Mr Hubert Griffith, the well-known dramatic critic, has recently written a small book entitled: Iconoclastes; or, The Future of Shakespeare.
Teachers of English will find in it much that is stimulating and a great deal that is provocative - not least in its omissions. Mr Griffith never once mentions schools in his argument, yet without animadversion on the validity of his main thesis, which is that Shakespeare acted in modern dress is far superior to Shakespeare acted in costume, we may declare roundly that the future of Shakespeare in this country lies very largely in the hands of the schools and universities.
50 years ago April 3, 1953
Teachers, like so many others in these drab, uneasy times, are caught up in the daily struggle to wring a worthwhile living out of the rags of our tattered economy. While, then, to the world at large theirs seems a calling with many rewards, they themselves must think often of the sort of recompense that comes their way in hard cash. With so much else demanding attention there could be regret that the National Union of Teachers will turn so firmly to salaries in the conference now starting at Blackpool.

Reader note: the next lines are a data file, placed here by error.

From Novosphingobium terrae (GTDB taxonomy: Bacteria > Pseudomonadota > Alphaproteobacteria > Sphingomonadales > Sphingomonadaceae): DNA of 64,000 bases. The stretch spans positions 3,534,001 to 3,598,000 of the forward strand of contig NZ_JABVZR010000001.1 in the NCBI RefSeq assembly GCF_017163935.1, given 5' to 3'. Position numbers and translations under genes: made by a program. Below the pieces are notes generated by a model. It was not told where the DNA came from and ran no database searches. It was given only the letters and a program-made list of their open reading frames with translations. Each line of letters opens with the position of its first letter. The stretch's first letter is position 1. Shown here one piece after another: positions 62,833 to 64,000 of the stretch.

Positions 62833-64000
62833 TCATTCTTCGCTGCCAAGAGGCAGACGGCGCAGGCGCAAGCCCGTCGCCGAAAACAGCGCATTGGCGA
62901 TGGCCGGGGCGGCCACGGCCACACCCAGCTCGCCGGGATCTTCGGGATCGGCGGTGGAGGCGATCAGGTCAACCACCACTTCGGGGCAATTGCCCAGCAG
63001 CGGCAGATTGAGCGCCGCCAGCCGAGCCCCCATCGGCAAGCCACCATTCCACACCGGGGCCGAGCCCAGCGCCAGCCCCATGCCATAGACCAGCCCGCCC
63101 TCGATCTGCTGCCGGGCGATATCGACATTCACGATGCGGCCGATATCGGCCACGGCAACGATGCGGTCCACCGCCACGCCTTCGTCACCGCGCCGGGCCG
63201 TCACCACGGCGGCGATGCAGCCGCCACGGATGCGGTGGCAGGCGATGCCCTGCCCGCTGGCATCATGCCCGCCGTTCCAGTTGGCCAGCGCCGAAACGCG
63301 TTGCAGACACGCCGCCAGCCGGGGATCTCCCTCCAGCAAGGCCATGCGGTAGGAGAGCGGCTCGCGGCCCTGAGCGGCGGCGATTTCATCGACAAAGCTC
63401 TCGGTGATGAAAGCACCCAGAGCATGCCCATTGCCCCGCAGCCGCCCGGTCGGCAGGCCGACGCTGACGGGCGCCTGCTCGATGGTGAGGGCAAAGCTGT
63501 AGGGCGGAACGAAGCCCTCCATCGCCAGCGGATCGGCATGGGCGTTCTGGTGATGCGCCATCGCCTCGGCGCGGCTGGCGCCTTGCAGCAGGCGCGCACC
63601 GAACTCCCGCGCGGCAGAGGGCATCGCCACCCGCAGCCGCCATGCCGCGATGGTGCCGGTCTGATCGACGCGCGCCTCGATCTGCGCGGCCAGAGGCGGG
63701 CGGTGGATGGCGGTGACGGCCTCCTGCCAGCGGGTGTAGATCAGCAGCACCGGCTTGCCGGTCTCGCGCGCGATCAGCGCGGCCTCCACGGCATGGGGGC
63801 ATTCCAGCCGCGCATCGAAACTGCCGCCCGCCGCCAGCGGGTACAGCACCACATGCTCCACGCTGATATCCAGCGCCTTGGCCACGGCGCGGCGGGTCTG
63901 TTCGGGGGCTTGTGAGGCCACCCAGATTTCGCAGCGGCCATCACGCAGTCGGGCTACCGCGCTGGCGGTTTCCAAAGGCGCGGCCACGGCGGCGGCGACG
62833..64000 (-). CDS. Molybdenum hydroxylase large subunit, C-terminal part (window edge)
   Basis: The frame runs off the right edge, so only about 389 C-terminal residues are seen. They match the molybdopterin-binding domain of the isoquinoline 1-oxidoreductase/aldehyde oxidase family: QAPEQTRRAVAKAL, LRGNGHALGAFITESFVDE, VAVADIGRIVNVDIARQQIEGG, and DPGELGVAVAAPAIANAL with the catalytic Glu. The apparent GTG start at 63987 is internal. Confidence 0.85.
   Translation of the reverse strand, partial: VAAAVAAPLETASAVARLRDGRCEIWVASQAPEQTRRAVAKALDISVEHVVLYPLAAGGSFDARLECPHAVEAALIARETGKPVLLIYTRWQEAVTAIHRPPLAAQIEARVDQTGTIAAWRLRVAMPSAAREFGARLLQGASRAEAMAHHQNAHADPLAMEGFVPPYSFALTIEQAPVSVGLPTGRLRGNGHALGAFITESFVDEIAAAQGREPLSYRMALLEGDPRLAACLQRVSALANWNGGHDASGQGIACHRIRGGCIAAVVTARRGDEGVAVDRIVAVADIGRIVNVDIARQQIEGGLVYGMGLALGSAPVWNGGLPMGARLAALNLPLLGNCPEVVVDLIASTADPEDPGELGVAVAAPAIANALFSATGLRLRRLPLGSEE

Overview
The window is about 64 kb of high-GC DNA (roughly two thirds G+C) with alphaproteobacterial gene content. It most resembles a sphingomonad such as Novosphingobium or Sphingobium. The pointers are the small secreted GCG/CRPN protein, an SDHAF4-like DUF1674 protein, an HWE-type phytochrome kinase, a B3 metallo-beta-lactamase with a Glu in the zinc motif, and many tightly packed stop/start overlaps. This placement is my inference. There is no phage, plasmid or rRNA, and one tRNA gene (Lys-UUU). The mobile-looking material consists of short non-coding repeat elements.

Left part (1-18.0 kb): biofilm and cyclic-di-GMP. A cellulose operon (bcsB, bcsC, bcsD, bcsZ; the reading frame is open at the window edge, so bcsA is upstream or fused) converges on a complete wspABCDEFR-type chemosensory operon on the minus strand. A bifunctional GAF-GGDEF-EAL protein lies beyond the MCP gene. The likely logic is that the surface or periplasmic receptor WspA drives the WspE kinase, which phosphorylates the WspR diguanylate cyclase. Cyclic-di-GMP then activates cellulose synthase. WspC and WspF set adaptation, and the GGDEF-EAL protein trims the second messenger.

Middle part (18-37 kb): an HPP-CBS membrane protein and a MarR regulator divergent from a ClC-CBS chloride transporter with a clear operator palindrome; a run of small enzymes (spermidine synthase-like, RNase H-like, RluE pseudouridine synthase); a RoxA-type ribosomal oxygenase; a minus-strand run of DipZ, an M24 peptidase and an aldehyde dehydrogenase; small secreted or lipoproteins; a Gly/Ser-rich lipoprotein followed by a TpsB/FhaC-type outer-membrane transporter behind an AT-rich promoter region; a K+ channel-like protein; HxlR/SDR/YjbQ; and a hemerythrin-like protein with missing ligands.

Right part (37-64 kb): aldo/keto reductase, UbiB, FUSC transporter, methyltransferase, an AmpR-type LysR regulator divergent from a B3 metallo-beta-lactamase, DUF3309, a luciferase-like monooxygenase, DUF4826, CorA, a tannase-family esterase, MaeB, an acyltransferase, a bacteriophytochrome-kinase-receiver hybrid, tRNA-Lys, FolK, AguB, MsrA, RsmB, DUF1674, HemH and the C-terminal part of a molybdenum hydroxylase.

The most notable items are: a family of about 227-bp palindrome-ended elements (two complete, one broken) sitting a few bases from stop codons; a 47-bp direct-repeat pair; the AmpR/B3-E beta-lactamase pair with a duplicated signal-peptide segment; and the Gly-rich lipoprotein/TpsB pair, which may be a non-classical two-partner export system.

25 years ago April 7, 1978
Running though Mr Fred Jarvis's state of the union address to the NUT was a certain euphoria.
The thousand delegates were gathered in the afterglow of a bitter confrontation inside and outside the Burnham Committee. Tempers had run high. The management panel had bungled. The LEAs allowed themselves too little elbow room; the Government representatives tried to interpret their own rules with unreasonable severity. The teachers, without exhausting the arbitration procedures, pressed ahead with a damaging withdrawal of co-operation.